Steer Clear of CNBC’s Scatological Investment Advice

Wall Street's version of this...

Wall Street’s version of this…

...is this

…is this CNBC program

At the nexus of entertainment, big-money television, and the average person’s desire to have more money, there was born a 24/7 buisness news cable channel called CNBC.  Although there is the occasional interesting interview with a captain of industry, financial fat cat, or respected economist, the vast majority of what this blow-show propagates is not fit for consumption.

Take, for one example, “Fast Money”, a daily program featuring a panel of “expert” Wall Street “traders” talking about the day’s news and their on-the-spot clever trade ideas.  Even the name stinks.  Either it invites viewers to indulge in their baser desires to make a quick buck without working too hard or it seeks to sensationalize and theatricalize the archetypal Wall Street culture of fast-thinking and fast-talking money makers.

 Stock Picking Entertainment for the Common Man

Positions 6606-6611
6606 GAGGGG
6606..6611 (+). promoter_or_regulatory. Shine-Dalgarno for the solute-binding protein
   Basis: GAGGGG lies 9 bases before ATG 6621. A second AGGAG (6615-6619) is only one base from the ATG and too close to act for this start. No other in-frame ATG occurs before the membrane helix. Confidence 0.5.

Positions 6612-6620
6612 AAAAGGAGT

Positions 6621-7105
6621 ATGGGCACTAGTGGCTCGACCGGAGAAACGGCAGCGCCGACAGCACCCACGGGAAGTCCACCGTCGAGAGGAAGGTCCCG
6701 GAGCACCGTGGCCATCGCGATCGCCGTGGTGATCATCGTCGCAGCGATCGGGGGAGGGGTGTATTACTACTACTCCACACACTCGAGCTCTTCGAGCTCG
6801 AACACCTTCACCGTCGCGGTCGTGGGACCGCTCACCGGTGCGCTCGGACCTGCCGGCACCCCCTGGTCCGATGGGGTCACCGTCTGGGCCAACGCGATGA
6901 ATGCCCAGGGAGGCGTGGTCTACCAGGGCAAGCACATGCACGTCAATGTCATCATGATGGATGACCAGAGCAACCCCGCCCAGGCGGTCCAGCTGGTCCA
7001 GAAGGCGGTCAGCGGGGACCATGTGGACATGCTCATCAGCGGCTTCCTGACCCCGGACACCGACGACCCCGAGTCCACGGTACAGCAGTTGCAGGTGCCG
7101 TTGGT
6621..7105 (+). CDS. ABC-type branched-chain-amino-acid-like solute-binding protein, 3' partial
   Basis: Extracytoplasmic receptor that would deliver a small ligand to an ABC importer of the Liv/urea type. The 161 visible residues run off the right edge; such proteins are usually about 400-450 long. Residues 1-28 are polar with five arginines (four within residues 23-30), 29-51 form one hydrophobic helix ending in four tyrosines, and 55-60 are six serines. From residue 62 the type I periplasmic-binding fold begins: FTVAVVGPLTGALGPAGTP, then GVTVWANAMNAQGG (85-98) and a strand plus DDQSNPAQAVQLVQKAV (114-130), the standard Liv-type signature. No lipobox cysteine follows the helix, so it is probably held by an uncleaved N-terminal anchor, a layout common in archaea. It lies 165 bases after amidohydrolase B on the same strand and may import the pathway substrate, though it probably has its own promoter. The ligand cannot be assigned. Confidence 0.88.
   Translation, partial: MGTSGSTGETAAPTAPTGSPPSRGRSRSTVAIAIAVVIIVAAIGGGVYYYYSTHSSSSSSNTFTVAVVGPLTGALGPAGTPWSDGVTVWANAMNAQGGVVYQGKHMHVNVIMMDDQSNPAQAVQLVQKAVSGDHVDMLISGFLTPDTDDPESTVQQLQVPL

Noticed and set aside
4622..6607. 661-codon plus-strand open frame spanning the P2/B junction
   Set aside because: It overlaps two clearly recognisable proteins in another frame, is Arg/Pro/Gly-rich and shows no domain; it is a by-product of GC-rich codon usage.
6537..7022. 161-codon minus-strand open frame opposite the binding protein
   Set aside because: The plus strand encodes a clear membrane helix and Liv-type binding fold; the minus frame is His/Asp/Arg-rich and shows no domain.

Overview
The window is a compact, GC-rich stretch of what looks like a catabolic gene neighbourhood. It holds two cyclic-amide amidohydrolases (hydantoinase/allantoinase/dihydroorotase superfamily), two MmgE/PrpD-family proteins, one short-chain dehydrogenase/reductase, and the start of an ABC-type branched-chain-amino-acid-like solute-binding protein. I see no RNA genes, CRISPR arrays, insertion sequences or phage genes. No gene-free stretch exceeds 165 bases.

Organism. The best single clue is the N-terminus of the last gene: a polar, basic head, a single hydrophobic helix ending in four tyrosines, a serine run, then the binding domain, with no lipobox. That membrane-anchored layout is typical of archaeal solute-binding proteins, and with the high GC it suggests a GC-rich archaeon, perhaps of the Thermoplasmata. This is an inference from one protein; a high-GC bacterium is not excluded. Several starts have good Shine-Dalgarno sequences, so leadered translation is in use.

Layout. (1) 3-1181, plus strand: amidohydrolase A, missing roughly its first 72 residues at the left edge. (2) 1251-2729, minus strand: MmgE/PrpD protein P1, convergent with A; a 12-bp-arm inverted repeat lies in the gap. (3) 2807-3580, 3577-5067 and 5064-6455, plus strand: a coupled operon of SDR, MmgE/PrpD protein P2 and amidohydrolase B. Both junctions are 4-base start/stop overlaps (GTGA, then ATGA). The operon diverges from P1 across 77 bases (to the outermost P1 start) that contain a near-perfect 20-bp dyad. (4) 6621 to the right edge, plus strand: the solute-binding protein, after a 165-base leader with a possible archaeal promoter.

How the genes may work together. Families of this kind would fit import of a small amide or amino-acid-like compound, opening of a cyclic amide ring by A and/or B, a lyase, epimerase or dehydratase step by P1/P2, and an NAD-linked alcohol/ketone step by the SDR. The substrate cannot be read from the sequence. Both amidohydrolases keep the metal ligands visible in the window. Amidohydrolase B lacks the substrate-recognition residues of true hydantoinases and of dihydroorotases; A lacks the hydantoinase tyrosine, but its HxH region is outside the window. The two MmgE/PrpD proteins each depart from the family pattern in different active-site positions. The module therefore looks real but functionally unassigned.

The program features polished, high-production-value graphics and rapid-fire pithy repartee between five or six regular and one or two guest panelists who all speak with consummate confidence and swagger using a deluge of slick financial yak.  Not unlike professional wrestlers, they each have a ridiculous nick-name like “The Liquidator” or “The Pit Boss”- whether to be funny or cool or tough, it’s not clear. The bobblehead experts blather on about how to “play” (that is, trade in light of) this or that company’s earnings or other “catalyst”, what direction gold or oil are headed in and at what price one should buy or sell a hot-topic stock.  There isn’t much analysis involved.  There is little thoughtful discussion of investment pro’s and con’s or risk. No mention of any financial number from anything other than an income statement.  And you won’t hear Benjamin Graham quoted on this program. This gig is mere investor-tainment.  Like WWE professional wrestling billed as “sports entertainment”, but at least those BS artists admit it’s “entertainment” right up front.  Or is it financial porn? All form and no substance.  A glitzy show designed to increase your heart rate with the quick-witted banter and sham arguments interspersed with lottery-ticket stock advice. Continue reading

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